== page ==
Senator Pulsford - Is the honorable senator referring to his " stone-walling " on the Papua Bill? '

Senator GIVENS - I did not do any " stone-walling " on that Bill. The senators from New South Wales may be very anxious to adjourn on Friday at about a quarter to four; but those who, like mvself, are compelled to remain in Melbourne have no desire to go to New South Wales, and therefore are free to devote to the consideration of Bills that amount of time and attention which their importance' demands. I hope that isa the future the members of the Opposition, when they are defeated, will take their beating like men, and not come down here on the following day and whine because they did not get all their own way. This discussion has been carried on for two hours, which could have been usefully occupied.

Senator Dobson - What is my lord doing now ?

Senator GIVENS - I am not trying to do what the honorable senator sometimes tries to do; I am not trying to take down the taxpayers of the country. I never presented a bill to the Government-

The PRESIDENT - Order ! I ask the honorable senator to discuss the question, and not to be led away by interjections.

Senator GIVENS - I have never presented a bill for three times more than I was entitled to.

The PRESIDENT - Order ! The honorable senator is not discussing the question.

Senator de Largie - Does the honorable senator imply that Senator Dobson is a take-do\\m ?

The PRESIDENT - Order ! I ask Senator Givens not to take any notice of interjections.

Senator Dobson - They are worthy of the Labour Party.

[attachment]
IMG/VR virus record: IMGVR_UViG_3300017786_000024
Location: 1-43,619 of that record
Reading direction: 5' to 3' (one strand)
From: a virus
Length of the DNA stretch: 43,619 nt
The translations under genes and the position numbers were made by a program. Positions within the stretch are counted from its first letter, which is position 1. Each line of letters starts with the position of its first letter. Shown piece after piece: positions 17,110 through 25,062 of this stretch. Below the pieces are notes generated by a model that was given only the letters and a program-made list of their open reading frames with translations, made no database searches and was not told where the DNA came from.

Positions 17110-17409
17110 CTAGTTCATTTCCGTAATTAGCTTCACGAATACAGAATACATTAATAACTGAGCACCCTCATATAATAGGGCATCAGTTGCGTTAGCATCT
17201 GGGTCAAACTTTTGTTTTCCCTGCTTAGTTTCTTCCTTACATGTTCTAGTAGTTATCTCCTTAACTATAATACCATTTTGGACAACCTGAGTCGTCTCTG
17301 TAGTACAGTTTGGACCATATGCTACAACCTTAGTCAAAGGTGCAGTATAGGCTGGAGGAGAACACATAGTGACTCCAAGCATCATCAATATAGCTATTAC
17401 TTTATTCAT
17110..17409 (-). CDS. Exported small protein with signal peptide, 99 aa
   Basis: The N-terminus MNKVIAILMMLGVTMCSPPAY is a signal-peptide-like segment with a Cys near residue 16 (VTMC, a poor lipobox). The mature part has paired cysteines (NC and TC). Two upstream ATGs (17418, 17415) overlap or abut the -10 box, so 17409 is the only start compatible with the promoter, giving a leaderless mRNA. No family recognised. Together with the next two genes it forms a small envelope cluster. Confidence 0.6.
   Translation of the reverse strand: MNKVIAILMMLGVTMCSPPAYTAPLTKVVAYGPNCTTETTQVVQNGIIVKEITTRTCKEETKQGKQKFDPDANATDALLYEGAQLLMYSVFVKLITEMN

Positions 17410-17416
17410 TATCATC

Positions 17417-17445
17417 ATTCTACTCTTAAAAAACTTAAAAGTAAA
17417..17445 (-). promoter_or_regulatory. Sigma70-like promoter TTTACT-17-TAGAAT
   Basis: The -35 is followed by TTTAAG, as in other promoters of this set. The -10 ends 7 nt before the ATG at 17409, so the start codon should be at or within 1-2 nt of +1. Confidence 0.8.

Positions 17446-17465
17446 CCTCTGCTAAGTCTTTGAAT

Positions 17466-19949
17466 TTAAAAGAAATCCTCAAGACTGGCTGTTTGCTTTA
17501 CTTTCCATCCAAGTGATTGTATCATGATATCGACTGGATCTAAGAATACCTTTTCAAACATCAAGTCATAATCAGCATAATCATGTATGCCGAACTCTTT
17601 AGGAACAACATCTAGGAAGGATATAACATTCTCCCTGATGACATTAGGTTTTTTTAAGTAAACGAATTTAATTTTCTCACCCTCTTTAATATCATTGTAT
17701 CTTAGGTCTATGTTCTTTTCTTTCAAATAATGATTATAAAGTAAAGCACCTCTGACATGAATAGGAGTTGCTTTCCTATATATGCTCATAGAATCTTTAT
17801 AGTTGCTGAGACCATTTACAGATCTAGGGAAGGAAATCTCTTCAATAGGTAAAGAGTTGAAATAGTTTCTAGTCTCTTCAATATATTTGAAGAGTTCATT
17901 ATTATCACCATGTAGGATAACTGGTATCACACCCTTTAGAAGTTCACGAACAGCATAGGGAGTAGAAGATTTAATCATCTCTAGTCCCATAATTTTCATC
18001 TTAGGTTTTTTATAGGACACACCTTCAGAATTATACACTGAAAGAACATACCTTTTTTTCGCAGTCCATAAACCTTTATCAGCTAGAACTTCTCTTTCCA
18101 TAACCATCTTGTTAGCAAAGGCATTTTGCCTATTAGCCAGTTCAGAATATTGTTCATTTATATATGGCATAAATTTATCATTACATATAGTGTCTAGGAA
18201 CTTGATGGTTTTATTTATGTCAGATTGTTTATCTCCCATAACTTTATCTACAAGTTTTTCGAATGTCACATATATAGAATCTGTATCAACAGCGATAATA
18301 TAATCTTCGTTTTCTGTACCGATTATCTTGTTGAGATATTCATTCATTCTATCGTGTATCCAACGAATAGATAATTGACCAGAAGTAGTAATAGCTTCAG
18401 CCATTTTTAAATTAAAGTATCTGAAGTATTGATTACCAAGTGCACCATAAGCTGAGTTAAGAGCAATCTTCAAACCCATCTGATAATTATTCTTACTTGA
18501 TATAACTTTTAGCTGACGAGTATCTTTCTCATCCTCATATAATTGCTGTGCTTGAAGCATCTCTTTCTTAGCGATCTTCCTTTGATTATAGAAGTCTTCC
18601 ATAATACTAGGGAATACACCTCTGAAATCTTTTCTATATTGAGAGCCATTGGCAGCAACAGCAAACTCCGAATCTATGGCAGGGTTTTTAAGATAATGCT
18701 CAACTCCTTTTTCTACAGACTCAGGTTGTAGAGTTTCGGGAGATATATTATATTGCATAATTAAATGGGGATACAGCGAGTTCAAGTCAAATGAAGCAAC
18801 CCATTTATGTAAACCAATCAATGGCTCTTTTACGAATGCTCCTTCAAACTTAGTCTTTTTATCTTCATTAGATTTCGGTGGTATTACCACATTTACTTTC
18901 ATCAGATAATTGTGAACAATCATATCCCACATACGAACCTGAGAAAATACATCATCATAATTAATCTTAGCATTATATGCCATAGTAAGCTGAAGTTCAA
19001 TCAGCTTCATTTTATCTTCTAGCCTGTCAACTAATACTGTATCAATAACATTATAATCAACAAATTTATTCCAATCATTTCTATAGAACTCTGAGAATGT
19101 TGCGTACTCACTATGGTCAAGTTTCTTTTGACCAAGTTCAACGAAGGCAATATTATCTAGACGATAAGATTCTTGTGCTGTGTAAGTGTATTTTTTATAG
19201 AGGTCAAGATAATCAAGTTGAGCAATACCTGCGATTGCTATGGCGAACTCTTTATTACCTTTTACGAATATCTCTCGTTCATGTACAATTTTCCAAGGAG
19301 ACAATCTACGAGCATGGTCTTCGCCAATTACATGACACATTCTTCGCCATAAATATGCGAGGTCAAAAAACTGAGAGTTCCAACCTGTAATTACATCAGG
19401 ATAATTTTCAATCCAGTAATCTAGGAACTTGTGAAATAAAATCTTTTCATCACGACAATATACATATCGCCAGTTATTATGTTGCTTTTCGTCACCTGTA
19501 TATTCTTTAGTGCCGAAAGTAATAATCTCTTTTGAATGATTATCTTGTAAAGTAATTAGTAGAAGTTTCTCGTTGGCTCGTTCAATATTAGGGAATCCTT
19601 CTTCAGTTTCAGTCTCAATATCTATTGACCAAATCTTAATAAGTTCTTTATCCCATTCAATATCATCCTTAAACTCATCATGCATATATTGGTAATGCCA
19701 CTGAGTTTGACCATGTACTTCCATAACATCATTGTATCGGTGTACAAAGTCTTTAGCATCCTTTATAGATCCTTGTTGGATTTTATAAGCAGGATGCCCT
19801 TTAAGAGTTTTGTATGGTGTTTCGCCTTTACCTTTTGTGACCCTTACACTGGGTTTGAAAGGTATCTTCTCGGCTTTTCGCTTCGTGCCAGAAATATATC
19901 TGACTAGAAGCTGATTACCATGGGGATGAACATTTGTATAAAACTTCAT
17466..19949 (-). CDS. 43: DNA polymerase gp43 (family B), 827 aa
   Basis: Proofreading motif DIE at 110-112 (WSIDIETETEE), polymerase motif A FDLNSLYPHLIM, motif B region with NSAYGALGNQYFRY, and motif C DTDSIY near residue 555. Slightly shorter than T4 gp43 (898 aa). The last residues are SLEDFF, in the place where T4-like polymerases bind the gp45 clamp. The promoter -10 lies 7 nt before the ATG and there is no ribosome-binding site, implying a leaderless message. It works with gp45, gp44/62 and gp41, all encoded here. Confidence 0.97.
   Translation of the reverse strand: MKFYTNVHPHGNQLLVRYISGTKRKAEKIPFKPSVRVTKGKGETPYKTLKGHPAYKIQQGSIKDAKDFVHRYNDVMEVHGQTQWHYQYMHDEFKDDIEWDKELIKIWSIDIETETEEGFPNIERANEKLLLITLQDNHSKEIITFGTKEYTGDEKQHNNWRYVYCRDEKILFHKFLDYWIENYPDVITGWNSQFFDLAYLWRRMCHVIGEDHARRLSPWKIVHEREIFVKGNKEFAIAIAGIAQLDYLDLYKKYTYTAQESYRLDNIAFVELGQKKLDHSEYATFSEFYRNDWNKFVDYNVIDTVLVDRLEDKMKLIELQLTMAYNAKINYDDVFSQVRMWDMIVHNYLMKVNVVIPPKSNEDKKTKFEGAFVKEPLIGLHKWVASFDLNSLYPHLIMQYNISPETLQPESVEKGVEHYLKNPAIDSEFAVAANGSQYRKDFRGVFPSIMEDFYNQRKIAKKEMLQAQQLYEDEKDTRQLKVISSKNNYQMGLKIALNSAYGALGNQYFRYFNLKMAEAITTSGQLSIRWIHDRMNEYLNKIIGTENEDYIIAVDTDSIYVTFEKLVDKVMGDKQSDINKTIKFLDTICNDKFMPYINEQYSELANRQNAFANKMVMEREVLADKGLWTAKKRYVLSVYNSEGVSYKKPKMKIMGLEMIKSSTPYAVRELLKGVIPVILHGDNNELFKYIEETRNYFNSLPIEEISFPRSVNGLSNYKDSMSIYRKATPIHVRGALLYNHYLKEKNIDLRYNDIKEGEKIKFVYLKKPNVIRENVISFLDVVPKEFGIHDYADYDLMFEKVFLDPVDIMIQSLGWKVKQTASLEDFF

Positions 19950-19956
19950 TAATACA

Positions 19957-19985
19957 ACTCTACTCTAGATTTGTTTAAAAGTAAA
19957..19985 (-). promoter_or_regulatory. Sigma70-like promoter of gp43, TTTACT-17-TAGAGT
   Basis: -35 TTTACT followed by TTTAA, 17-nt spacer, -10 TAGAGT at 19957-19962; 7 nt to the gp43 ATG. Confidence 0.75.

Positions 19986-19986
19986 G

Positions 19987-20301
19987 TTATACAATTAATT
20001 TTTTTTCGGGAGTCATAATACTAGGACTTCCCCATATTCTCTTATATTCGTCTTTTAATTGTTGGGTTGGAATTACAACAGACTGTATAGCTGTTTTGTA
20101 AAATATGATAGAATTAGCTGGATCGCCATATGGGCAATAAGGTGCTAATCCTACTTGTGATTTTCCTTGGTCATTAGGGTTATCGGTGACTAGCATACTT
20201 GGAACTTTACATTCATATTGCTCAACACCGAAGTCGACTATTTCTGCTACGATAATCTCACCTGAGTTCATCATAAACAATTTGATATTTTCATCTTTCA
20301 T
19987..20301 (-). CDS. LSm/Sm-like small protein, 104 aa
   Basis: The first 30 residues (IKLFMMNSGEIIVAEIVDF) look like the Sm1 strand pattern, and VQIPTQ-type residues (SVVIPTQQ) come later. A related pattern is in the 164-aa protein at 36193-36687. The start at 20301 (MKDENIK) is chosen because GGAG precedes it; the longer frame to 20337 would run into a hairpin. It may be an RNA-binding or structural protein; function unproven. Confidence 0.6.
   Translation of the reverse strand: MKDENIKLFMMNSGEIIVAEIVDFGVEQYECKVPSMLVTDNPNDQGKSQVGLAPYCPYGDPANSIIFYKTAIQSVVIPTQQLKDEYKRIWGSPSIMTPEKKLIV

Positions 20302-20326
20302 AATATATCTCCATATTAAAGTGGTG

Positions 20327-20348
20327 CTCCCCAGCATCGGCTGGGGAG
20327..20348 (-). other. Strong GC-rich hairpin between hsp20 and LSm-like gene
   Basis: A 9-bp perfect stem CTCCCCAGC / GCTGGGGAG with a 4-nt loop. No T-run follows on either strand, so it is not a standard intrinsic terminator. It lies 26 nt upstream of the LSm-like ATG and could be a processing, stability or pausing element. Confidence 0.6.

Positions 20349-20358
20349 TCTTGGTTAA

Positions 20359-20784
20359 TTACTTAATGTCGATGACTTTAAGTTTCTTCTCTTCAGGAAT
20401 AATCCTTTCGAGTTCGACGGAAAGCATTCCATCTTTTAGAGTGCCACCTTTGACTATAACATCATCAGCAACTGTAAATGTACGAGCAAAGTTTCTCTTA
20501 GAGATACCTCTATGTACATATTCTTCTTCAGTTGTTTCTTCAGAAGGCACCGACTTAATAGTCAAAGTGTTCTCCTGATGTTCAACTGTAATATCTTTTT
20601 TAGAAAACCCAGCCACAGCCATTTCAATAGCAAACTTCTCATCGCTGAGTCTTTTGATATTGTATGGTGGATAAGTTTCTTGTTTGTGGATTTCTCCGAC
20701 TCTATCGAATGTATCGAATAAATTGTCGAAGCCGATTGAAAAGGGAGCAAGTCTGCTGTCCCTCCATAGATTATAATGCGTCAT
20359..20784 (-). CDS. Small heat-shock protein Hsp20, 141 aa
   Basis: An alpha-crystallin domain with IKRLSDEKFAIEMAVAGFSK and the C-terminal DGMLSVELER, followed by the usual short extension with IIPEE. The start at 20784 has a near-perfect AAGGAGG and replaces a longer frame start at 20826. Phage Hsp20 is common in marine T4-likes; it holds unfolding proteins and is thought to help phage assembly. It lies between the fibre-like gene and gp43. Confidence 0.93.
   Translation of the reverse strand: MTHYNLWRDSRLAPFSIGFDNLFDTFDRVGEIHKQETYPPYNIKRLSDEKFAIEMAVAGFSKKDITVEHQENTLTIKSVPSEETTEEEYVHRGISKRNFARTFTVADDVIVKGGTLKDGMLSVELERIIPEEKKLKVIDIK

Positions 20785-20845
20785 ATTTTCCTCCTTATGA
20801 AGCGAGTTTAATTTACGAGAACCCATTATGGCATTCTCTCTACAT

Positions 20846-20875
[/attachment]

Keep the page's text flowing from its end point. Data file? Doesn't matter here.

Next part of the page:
The PRESIDENT - Order !

Senator GIVENS - I can produce documentary evidence in support of what I say, if it is wanted by Senator Dobson.

Senator Dobson - I am sure that the honorable senator can !

Senator GIVENS - It is not my fault, sir, that I am led away from my argument.

The PRESIDENT - I ask Senator Dobson not to interject, and Senator Givens to confine himself to the question at issue.

Senator GIVENS - But for the interjections, I should have finished what I have to say. I enjoy a good fight as well as any one does. Yesterday evening, when the Opposition believed that the Bill was one which ought not to be passed, they were quite within their rights in putting up a good fight. Possibly if I had been in their position, I should have fought just as vigorously as they did. But while conceding to' them their right to use the forms of the Senate, I think that the Government and their supporters have rights to be respected. Are we not to be allowed to fight? Are we expected to be quiet-

Senator Drake - The question is whether the Government used fair means last night.

The PRESIDENT - Order !

Senator GIVENS - It has been insinuated that the fight on the Commerce Bill has not been a fair one. We had just as good a right to fight as had the Opposition. It is not dignified, or, I think, in accordance with parliamentary custom, to renew a fight. It looks as if the Opposition were whining because they were beaten last night at their own game. We were perfectly entitled to carry on the fight when it was forced upon us. I hope that the Government will always insist upon business being done, notwithstanding any obstructive tactics which may be pursued by their opponents.